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Furthermore, load distribution analysis during quiet standing showed that: the heel carried 60%, the midfoot 8%, and the forefoot 28% of the weight-bearing load. The toes were minimally involved in bearing weight.

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Plantar pressures are much greater during walking than during standing, with the highest pressures typically under the metatarsal heads and occurring during the push-off phase of walking (~80% of stance), when only the forefoot is in contact with the ground and is pushing to accelerate the body forward. Excessive plantar pressures can contribute to pain and injury in otherwise healthy people or contribute to skin break-down in patients with diabetes and peripheral neuropathy.

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Structural and functional factors such as: hammer toe deformity, soft tissue thickness, hallux valgus, foot type, and walking speed have been shown to be important predictors of forefoot plantar pressures during walking in people without impairments and in people with diabetes .

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In general, the increased extension of the MTP joint seen in hammer toe deformity reduces pressures on the toes and increases pressure under the metatarsal heads. Pressure under the first metatarsal head also increases as arch height increases (as indicted by the inclination of the calcaneus or first metatarsal). As one might expect, the soft tissue under the forefoot and the heel acts as a cushion, and as this soft tissue thickness decreases, pressures increase.

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The greatest stresses to the heel during walking occur at heelstrike and typically are 85% to 130% of body weight. Running with a heel contact pattern increases this force to 220% of body weight. These large forces on the calcaneus are partially dissipated by the heel pad that lies on the plantar surface of the calcaneus.

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The heel pad is composed of fat cells that are located in chambers formed by fibrous septa attached to the calcaneus above and the skin below. The effectiveness of the cushioning action of the heel pad decreases with age and with concomitant loss of collagen, elastic tissue, and water. The change is evident in most people older than 40 years.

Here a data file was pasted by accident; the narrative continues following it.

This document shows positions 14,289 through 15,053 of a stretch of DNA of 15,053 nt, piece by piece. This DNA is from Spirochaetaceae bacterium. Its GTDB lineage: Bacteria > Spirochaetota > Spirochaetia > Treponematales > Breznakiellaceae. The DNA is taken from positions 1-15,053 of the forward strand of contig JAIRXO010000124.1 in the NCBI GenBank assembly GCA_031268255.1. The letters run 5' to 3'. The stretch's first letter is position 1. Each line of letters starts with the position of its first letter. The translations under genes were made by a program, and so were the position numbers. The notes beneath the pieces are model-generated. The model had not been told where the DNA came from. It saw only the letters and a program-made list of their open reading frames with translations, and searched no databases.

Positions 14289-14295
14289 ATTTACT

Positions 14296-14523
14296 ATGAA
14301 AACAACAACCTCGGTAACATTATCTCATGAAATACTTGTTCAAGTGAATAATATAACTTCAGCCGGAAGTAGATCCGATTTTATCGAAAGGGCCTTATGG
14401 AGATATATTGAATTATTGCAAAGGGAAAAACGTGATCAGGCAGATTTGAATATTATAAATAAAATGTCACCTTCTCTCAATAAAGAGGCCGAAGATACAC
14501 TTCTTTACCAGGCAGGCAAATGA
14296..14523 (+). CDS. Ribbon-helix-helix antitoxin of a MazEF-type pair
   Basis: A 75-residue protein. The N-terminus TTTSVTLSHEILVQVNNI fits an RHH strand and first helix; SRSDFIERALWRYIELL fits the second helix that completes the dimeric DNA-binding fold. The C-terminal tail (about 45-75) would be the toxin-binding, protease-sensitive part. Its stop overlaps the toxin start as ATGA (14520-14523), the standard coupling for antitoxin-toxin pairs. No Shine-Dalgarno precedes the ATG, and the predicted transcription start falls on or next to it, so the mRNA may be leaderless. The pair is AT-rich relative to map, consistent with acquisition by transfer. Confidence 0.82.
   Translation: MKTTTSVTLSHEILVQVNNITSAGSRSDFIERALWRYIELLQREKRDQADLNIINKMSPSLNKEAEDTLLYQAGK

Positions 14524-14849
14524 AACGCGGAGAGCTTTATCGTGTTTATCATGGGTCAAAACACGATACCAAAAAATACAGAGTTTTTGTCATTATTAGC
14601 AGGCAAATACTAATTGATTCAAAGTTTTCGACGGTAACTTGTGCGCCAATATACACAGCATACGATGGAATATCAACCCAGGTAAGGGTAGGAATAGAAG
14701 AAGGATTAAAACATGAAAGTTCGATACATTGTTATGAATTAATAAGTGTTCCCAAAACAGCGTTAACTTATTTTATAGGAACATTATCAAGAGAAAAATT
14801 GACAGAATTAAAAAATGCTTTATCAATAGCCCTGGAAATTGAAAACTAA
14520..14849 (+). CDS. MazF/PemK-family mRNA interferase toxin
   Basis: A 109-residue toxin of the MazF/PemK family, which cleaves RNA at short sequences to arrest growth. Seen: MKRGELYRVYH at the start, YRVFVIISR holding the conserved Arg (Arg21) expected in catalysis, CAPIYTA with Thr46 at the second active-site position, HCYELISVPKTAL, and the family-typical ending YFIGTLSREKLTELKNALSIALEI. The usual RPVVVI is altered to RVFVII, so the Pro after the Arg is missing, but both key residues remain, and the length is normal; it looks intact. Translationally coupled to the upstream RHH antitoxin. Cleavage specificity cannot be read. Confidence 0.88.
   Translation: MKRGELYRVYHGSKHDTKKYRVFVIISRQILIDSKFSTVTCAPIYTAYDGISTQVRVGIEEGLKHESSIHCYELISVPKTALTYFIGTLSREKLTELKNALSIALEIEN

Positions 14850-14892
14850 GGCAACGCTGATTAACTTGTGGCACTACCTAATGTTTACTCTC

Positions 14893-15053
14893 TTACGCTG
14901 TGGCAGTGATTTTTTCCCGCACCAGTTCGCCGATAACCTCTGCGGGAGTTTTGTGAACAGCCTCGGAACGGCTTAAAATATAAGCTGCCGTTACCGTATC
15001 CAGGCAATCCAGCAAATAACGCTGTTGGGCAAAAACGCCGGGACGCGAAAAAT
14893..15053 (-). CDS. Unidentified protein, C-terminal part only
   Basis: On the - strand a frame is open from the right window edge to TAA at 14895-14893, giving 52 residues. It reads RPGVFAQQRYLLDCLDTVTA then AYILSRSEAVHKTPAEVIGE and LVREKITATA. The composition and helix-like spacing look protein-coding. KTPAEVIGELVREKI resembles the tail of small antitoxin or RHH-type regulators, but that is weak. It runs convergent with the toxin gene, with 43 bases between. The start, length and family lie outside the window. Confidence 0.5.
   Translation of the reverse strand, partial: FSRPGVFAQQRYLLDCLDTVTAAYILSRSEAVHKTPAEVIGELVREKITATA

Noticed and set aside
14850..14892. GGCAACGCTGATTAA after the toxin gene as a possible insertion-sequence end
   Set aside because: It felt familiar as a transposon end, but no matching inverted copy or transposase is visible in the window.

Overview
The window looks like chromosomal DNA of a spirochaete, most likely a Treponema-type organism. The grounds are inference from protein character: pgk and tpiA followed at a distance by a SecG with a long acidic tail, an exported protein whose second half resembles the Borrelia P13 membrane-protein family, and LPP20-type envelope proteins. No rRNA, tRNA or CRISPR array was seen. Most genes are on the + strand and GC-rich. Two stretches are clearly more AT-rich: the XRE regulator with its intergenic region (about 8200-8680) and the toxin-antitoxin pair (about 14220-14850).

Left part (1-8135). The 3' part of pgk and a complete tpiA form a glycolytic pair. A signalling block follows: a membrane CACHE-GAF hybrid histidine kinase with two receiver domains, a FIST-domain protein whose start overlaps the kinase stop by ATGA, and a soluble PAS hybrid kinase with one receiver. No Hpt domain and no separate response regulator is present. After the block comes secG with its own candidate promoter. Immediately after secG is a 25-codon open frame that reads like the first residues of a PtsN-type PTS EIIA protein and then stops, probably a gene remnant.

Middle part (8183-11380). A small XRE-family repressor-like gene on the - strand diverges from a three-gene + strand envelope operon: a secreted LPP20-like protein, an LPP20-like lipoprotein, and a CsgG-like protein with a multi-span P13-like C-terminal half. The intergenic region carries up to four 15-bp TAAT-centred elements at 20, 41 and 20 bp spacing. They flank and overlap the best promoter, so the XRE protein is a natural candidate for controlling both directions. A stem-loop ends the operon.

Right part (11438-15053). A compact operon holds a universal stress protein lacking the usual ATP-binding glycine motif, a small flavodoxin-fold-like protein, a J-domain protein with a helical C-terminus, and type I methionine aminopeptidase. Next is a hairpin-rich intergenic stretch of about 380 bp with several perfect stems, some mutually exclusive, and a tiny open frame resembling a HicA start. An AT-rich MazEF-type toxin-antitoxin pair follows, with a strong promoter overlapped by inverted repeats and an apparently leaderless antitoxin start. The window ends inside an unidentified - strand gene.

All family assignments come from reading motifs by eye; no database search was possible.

Muscular Contribution to the Arches:

Muscular Contribution to the Arches Muscle activity appears to contribute little to arch support in the normal static foot. The small intrinsic muscles of the foot (i.e., those that arise and insert within the foot) contract periodically during quiet stance, presumably to provide brief periods of unloading for the many ligaments supporting the foot.

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In gait, however, both the longitudinally and transversely oriented muscles become active and contribute support to the arches of the foot.

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Key muscular support is provided to the medial longitudinal arch during gait by the extrinsic muscles that pass posterior to the medial malleolus and inserting on the plantar foot: namely, the tibialis posterior, the flexor digitorum longus , and the flexor hallucis longus muscles.

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The peroneus longus muscle provides important lateral stability as its tendon passes behind the lateral malleolus, glides along the lateral cuboid just behind the base of the fifth metatarsal, and then courses the entire length of the transverse arch to insert into the base of the first metatarsal.

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These medial and lateral muscles provide a dynamic sling to support the arches of the foot during the entire stance phase of walking and enhance adaptation to uneven surfaces.

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End of Part - 9